Quick. Guess where Crystal Palace are in the Premier League.
Yep. You are right. 12th. The position that feels so Crystal Palace that Julian Speroni and Andy Johnson might as well permanently tattoo their names onto that portion of the Premier League table.
In all the predictions ahead of the season, Patrick Vieria’s men were rarely out of that spot. The Eagles were never in any danger of going down and although they could dream, they were never likely to trouble the European spots. Statistically Opta gave them the highest chance of finishing 12th in January, and over the last nine seasons, their average finish is 12th. It’s simply meant to be.
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Since 2015-16, once they had established themselves in the top flight after promotion, the level of consistency has been remarkable. Their league finishes read 15th, 14th, 11th, 12th, 14th, 14th, 12th. They’ve won between 11 and 14 games every league season since they were promoted.
If you won exactly one third of your Premier League games in a 38 game season, it would work out as 12.66 wins. Palace have almost exactly followed that trajectory, but not across one or two seasons - this is their tenth season of winning once every three matches.
Despite all the changes over the time, the club has barely deviated from that form. It’s a span that goes from Dwight Gayle and Crystalbul right through to the present day, where Ebere Eze and Michael Olise light up Selhurst Park. Club legend Wilfied Zaha has starred, briefly left for Manchester United and then returned in that time - but the club he sees now, despite all the changes, is pretty much the same one he left seven years ago.
It’s even more incredible when you consider the amount of managerial changes and different philosophies the club has embraced. Ian Hollaway, Tony Pulis and Neil Warnock got the wheels moving with varying success in the Premier League before Alan Pardew took them all the way to the FA Cup final - then he started dancing.
Sam Allardyce came and went before the club took a big gamble that backfired on Frank de Boer. Then club legend Roy Hodgson returned to steady the ship before current incumbent Patrick Vieira took the hot seat. They’ve had different squads, a varied level of investment and vastly different styles of play. How all of those names have pretty much managed to replicate exactly the same seasons over the past decade is nothing short of remarkable.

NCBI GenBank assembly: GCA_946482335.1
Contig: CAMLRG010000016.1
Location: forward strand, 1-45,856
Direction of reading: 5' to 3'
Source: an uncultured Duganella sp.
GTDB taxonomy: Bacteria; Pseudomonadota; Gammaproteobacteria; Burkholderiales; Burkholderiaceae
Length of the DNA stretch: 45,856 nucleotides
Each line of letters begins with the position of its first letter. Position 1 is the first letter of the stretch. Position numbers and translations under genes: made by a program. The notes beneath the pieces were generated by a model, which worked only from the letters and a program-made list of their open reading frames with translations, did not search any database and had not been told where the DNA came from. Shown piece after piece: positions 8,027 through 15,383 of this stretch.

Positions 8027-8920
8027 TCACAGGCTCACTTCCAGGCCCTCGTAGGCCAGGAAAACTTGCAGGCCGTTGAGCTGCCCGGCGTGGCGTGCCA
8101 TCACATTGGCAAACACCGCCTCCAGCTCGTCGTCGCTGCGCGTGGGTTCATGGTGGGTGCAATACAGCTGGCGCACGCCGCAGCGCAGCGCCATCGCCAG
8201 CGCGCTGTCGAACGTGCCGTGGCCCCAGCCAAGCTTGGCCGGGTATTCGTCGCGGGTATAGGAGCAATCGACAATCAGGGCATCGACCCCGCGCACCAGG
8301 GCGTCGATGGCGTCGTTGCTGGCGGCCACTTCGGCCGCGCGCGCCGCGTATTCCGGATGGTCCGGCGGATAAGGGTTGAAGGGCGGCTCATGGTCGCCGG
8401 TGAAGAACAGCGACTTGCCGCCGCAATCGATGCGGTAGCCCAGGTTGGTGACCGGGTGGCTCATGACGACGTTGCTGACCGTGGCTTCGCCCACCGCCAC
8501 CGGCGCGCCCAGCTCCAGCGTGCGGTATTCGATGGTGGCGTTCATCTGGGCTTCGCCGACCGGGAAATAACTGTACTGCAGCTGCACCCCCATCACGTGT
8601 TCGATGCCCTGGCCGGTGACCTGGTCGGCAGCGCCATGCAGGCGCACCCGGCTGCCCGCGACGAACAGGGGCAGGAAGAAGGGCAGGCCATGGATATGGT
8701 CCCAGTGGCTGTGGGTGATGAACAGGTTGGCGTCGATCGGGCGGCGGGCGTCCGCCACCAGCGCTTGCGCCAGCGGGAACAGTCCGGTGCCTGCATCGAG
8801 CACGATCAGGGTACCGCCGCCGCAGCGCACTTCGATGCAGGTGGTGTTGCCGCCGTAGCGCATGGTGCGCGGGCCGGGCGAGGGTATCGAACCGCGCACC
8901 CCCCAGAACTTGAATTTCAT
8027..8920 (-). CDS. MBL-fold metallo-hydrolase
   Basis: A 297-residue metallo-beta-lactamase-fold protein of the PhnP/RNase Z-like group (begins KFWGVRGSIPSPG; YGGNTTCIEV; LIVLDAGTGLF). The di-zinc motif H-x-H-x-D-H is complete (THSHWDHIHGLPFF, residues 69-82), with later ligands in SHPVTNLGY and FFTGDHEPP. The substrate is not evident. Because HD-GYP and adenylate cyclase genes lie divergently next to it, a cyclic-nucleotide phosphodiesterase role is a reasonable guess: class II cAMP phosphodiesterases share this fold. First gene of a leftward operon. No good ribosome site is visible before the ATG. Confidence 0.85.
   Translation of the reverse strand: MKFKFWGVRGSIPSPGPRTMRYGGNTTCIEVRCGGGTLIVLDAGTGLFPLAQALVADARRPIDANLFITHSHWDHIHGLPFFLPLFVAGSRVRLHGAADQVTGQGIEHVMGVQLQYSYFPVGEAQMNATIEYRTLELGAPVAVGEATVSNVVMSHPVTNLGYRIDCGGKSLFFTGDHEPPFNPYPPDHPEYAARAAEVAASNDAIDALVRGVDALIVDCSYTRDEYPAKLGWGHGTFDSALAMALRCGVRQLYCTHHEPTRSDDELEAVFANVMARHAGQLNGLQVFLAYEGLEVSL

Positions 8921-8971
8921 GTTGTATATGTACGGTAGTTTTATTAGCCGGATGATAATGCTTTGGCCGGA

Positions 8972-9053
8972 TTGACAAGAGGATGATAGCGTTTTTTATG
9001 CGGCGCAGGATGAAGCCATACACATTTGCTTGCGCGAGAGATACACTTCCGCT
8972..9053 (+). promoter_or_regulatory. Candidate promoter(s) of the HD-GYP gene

Crystal Palace are simply the 12th best team in England. And this is not at all meant to come across as derisory. Clubs that have spent far more than them in the Premier League would love to have the solidity that Palace have stumbled upon, while just being in the top flight with no worry of relegation is a huge success for the south Londoners.
There’s also a huge number of clubs spending big in the Football League who dream of being in Palace’s position. 12th in the Premier League is something clubs that have formerly graced the top flight can only dream of. Ipswich Town, Sheffield Wednesday, Sunderland, Coventry City and Blackburn Rovers among others would love to play the big guns every single season, with the financial benefits that the Premier League brings.
But there is a question of where Palace will go next. Are their fans now bored of 12th? They’ve tried and tried different managers, but without huge investment, it seems like this is their glass ceiling. They may even slide down the table over the next few years as the likes of Newcastle, Everton and Aston Villa re-assert themselves in the top half of the table.
So, Palace fans should enjoy this security, without getting complacent. They get to watch some brilliant individual footballers week in week out, and are the envy of a whole heap of Football League clubs. So what if they finish 12th every season?